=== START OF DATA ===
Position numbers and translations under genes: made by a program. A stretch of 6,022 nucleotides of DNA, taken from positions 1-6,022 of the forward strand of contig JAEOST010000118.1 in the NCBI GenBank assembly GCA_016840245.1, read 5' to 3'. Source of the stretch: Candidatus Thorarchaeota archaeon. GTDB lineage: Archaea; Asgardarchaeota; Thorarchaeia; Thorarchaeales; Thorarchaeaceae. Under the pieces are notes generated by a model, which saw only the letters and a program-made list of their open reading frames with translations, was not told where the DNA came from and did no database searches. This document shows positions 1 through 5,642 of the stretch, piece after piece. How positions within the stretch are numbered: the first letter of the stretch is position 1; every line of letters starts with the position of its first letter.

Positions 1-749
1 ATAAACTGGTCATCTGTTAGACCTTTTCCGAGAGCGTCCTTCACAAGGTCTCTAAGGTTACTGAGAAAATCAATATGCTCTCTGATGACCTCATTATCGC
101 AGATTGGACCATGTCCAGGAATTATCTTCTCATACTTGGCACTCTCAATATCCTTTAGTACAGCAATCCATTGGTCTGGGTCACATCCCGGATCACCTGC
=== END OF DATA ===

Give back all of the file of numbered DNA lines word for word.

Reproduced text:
Position numbers and translations under genes: made by a program. A stretch of 6,022 nucleotides of DNA, taken from positions 1-6,022 of the forward strand of contig JAEOST010000118.1 in the NCBI GenBank assembly GCA_016840245.1, read 5' to 3'. Source of the stretch: Candidatus Thorarchaeota archaeon. GTDB lineage: Archaea; Asgardarchaeota; Thorarchaeia; Thorarchaeales; Thorarchaeaceae. Under the pieces are notes generated by a model, which saw only the letters and a program-made list of their open reading frames with translations, was not told where the DNA came from and did no database searches. This document shows positions 1 through 5,642 of the stretch, piece after piece. How positions within the stretch are numbered: the first letter of the stretch is position 1; every line of letters starts with the position of its first letter.

Positions 1-749
1 ATAAACTGGTCATCTGTTAGACCTTTTCCGAGAGCGTCCTTCACAAGGTCTCTAAGGTTACTGAGAAAATCAATATGCTCTCTGATGACCTCATTATCGC
101 AGATTGGACCATGTCCAGGAATTATCTTCTCATACTTGGCACTCTCAATATCCTTTAGTACAGCAATCCATTGGTCTGGGTCACATCCCGGATCACCTGC